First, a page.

A central point of Desmond’s argument is that the realities faced by Milwaukee’s poorest renters are incomprehensible to members of the middle class, or even to their siblings or other family members who might have risen to more comfortable circumstances. The economic realities are, in fact, hard to grasp. Many of the tenants that Desmond meets face housing costs, including rent, that approach 100 percent of their monthly income, sometimes affording them less than just a few dollars a day to feed and clothe their families, pay utilities, and meet all other expenses. As Desmond assesses, rent in economically distressed neighborhoods is not much more affordable than in modest, middle-class renting markets. If these apartments are not highly affordable, they are nonetheless flagrantly unsafe and without basic amenities. Appliances are lacking or malfunctioning, hot water does not run, and windows may be broken, and these are just the obvious failures in buildings where fire hazards (from nonfunctioning smoke detectors to poor electrical wiring) and safety issues may be less apparent. One of the most devastating passages in Evicted, in which an infant dies in a fire at one of the Tarver properties, hinges on precisely this fact, starkly revealing the lack of protections for tenants and of punishments for landlords who willfully put them in harm’s way. Landlords are largely free to cut corners because tenants face strong disincentives, such as homelessness and retribution, to reporting housing problems to the authorities. Further, as Desmond makes clear, the market for even such horrendous housing options is tight, the turnover is frequent, and landlords are motivated economically by a system that encourages them not to maintain or improve their properties. This same system also encourages them to pursue evictions aggressively. The fallout from both formal and informal evictions is profoundly devastating, as lack of transportation, Internet access, telephone service, affordable storage for their possessions, or other financially linked resources makes identifying and obtaining future housing an almost-insurmountable obstacle for these families. Desmond brings this point home through tragic stories of moving companies carrying out evictions by piling the contents of a refrigerator on the curb, alongside children’s toys and all the family’s winter clothes. With few resources at the outset, recovery from the loss of all one’s worldly possessions is nearly impossible.

Many aspects of Evicted should give the reader pause, but surely its most important contribution is the clarity with which it shows the impact of insufficient social policies and protections on the nation’s poorest children. Daily life in these unsanitary and unsafe rental units is bad enough, but experiencing eviction is even worse. Faced with homelessness, along with insufficient clothing, malnutrition, and anxiety, children experience damages that last a lifetime. The long-term psychological, emotional, and physical repercussions of such experiences are profound and are compounded by educational loss, as these children move from school to school and eventually stop attending. Desmond’s book introduces the reader to a number of children, but it is perhaps Arleen’s sons Jafaris and Jori who leave the most haunting impression. These young boys seem to hold great promise and potential at the outset of the narrative, yet by its conclusion, the evident psychological toll of their experiences forecasts a sad future.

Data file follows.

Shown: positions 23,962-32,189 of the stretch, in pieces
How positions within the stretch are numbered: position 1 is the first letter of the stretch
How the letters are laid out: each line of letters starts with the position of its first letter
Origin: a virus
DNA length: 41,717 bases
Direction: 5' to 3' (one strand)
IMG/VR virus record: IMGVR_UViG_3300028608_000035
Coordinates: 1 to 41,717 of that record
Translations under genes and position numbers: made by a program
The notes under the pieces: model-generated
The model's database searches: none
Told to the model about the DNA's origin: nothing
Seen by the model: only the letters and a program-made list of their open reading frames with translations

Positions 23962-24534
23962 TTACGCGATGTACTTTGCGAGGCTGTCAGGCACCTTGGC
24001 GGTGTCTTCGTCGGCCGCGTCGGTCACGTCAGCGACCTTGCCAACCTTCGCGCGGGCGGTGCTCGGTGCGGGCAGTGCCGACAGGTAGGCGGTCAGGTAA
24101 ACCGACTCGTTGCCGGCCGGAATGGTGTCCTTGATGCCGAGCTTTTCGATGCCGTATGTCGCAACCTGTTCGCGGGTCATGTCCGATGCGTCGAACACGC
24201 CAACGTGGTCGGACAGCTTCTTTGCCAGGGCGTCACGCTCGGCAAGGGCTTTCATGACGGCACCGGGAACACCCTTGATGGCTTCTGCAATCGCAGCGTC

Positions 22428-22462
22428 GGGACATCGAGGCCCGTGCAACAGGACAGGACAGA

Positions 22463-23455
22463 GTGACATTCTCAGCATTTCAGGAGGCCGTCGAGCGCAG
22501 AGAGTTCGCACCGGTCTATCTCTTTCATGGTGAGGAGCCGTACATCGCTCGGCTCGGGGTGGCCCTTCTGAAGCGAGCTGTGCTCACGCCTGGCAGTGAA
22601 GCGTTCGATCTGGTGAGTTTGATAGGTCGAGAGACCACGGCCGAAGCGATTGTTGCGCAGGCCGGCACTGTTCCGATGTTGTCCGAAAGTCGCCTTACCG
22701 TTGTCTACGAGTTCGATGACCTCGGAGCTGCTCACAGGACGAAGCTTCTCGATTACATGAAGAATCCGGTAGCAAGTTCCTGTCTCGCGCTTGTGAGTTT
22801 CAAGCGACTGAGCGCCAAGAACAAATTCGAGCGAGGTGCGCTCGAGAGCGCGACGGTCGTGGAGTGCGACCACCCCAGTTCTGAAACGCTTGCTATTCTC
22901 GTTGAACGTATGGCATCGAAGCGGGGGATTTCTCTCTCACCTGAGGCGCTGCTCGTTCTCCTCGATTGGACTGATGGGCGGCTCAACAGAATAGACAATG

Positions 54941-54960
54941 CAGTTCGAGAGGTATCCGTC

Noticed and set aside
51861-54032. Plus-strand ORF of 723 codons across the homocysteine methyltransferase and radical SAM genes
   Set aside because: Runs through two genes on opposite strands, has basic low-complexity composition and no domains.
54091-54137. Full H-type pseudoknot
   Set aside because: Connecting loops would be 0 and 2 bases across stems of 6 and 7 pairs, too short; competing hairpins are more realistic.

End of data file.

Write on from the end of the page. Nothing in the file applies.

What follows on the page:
Of all the tenants in Evicted, only Scott Bunker manages to improve his situation after eviction, though not without reaching some serious lows along the way. Having once held a rewarding career as a nurse, which he lost due to his substance abuse, Scott is able to slowly reverse his fortunes through the desire to resume his chosen profession. Single, white, male, and childless (and thus unencumbered by many of the obstacles that face others in this story), Scott is able to overcome addiction and get back on his feet.

Desmond’s assessment of the current urban rental system is damning and complete. His epilogue moves from the case-study approach to a sweeping condemnation of housing policies in the United States to hopes for the future. Asserting that “all this suffering is shameful and unnecessary. Because it is unnecessary, there is hope,” Desmond reminds the reader that the United States has the resources to solve the systemic issues that fuel an eviction-driven rental economy. Calling for a “big solution,” though only offering the most skeletal suggestions as to what such a solution might look like, Desmond urges the nation’s policy makers to take up the work of making housing affordable to the urban poor of the United States.

Review Sources

  • DeParle, Jason. “Kicked Out in America!” Review of Evicted: Poverty and Profit in the American City, by Matthew Desmond. The New York Review of Books, 10 Mar. 2016, www.nybooks.com/articles/2016/03/10/evicted-kicked-out-in-america. Accessed 18 Sept. 2016.
  • Ehrenreich, Barbara. Review of Evicted: Poverty and Profit in the American City, by Matthew Desmond. The New York Times, 26 Feb. 2016, www.nytimes.com/2016/02/28/books/review/matthew-desmonds-evicted-poverty-and-profit-in-the-american-city.html. Accessed 18 Sept. 2016.
  • Lozada, Carlos. “If You Lose Your Home, You Lose Everything Else, Too.” Review of Evicted: Poverty and Profit in the American City, by Matthew Desmond. Washington Post, 3 Mar. 2016, www.washingtonpost.com/news/book-party/wp/2016/03/03/if-you-lose-your-home-you-lose-everything-else-too/. Accessed 18 Sept. 2016.
  • Pollit, Katha. “What If the Problem of Poverty Is That It’s Profitable for Other People?” Review of Evicted: Poverty and Profit in the American City, by Matthew Desmond. The Guardian, 7 Apr. 2016, www.theguardian.com/books/2016/apr/07/evicted-poverty-and-profit-in-the-american-city-matthew-desmond-review. Accessed 18 Sept. 2016.